Shirley, 42, who has a grown son (John Muldowney, 25) had a hard time convincing drag-strippers she wasn’t in the game for quick publicity and a show-biz career. They dubbed her “Cha Cha” to heighten the hype, but Shirley hated it. “Made me feel like a go-go dancer on her day off,” she complained. Or a Cuban bombshell from Xavier Cugat’s band.

But she was not part of anyone’s conga line, and she will be the one to beat, as usual, at the 23rd annual Winternationals this Sunday at the Los Angeles County Fairgrounds drag track in Pomona. It’s a rescheduling of the NHRA races washed out last week.

It’s an astounding achievement. If anyone told you two years ago that the foremost driver in the hair-on-the-chest sport of drag racing would be named Shirley, your reaction would be, “Oh, sure. Just about the time the middle linebacker for the Pittsburgh Steelers is Debbie.”

Reprinted with permission by the Los Angeles Times.

Courtesy of:
Jim Murray Memorial Foundation
P.O. Box 995
La Quinta, CA 92247-0995
Ph/Fx: 760-771-8972

I was there when Shirley suffered her horrible wreck in Montreal in 1984 -- I remember I was standing with Gary Beck, who must either have already run or was preparing to, and I'm sure the look of concern on his face mirrored mine; it was clearly a nasty wreck even from our starting-line vantage point, the car leaving the racing surface at an obscene angle and disappearing from view, the sound of a wide-open engine, and then a blizzard of parts flying through the air -- and I was there when she made her triumphant return two years later in Phoenix.


I also was in Montreal exactly two years later. In the second round, on the track that nearly claimed her life 24 months earlier, she beat Hank Endres but broke a rod, which blew the supercharger, which took out the left rear tire. She masterfully kept the car under control and hauled it to a safe stop, and she was amazingly calm as she exited the car. I rolled up just as Steve Evans had finished interviewing her, and as she passed me, headed for the crewcab, I said, "World-class driving job, Shirl.” She said, “Thanks,” and looked over, and when she saw it was me, she stopped. “Are you all right?” she asked. “I heard you got hurt last night.”

I had spent the previous night in the emergency room of the local hospital, getting stitches above my left eyebrow after taking a racquetball-racket shot to the face courtesy of former ND Art Director Bill Crites (why do you think he’s the former art director?). It was both of our faults -- mine for trying to chase down one of his wicked shots, and his for assuming that I, in my second game ever, would never get to it and deciding to play it with a smashing follow-through that connected with my noggin – and I had a wonderful shiner and a bandage above my eye the next day.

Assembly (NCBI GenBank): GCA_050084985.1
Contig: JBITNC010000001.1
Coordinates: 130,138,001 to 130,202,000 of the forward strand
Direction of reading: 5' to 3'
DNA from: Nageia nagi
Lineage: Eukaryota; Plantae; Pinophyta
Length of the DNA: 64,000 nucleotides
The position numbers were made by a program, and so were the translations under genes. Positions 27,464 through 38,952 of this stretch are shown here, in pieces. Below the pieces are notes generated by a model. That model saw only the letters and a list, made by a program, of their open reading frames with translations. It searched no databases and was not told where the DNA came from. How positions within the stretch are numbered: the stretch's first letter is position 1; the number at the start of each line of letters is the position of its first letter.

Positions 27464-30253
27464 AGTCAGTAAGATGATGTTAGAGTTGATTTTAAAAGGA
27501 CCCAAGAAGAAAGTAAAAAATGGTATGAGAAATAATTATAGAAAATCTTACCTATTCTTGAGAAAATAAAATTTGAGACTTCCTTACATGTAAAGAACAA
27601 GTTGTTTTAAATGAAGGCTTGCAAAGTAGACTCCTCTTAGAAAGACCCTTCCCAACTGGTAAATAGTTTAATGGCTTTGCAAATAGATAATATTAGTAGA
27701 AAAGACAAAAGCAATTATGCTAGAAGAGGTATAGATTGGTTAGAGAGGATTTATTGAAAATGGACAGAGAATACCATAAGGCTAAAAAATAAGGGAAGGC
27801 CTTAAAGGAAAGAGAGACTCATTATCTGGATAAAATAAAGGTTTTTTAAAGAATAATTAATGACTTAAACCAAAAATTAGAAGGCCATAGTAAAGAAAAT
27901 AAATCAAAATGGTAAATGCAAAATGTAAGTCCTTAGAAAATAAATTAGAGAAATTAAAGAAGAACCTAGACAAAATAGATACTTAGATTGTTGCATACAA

So when Shirley asked how I was, I stood there, dumbfounded. She had just climbed out of a situation that had to provide flashbacks to 1984, and yet she was asking me how I was?

She was one cool customer.



Of course, no 1980s memories of Shirley would be complete without mentioning her beloved sidekick, Skippy, who was with her from 1973 until her four-legged friend passed away in January 1991.

Skippy was a gift to Shirley from John Zendejas, who worked on NHRA’s Safety Safari, and, according to Shirley, “Skip was a mixed breed, some kind of terrier and possibly sheltie. She only weighed about 8 to 10 pounds but had very long legs.”

Skippy definitely had her likes and dislikes.

“She loved filet, pasta (al dente), lobster, burgers, and St. Hubert's chicken (in Quebec) -- well, any chicken for that matter," recalled Shirley. "Dog food was definitely out! She also didn't like [Don] Prudhomme. And when I would sit in the doorway of the trailer or on the tailgate with a coffee, she would reach over and drink it … her way of telling me she needed water.

“One of my better stories is seeing her run across the starting line when I was pulling up to the water box in the right lane at Indy. One of the crewmembers piling out of the door of the push truck accidently forced her out, too. She ran full tilt from the left lane right past [Chief Starter] Buster [Couch] and into the arms of some photographer standing in the grass. I watched until I saw that she was safe and then began the burnout.

“Then there was the time when two Shirley-haters decided they were going to feed her to the gator that was penned at the far end in Gainesville. Steve Evans stopped them. If necessary, we would let her out to pee after a run, and that time, we just forgot her. She was just sitting at the far end waiting for the red truck to come back.

“Then there was the time she got left at a truck stop in Arizona. We realized she wasn't in the truck 25 miles down the highway. We turned around, and there she was, waiting right next to the garbage dumpster, happy as hell to see her mama. Another time, in the wee hours in the morning in the middle of winter, we forgot her out on the tarmac at WillowRunAirport. We returned and found her sitting up on the wing of [Connie] Kalitta's airplane.

“She was a great little friend that was with me through a lot of rough times. Skip was 18 years old when I buried her in the Calabasaspetcemetery on Jan. 29, 1991, headstone and all. She was born in California, so that's where I put her to rest.”

Amy, a 10-pound Italian greyhound who could run 100 yards in under nine seconds (“That’s faster than Carl Lewis,” Shirley remembers proudly), took over Skippy’s watch and was with her until she died in October 2005 at age 15.

Shirley’s newest canine companions are a pair of chihuahuas, Peanut and Midnight.

“Life would not go on without them,” she says. “It's we three girls against the world. They are the reason I don't attend more races. I can't seem to function well when we’re apart.”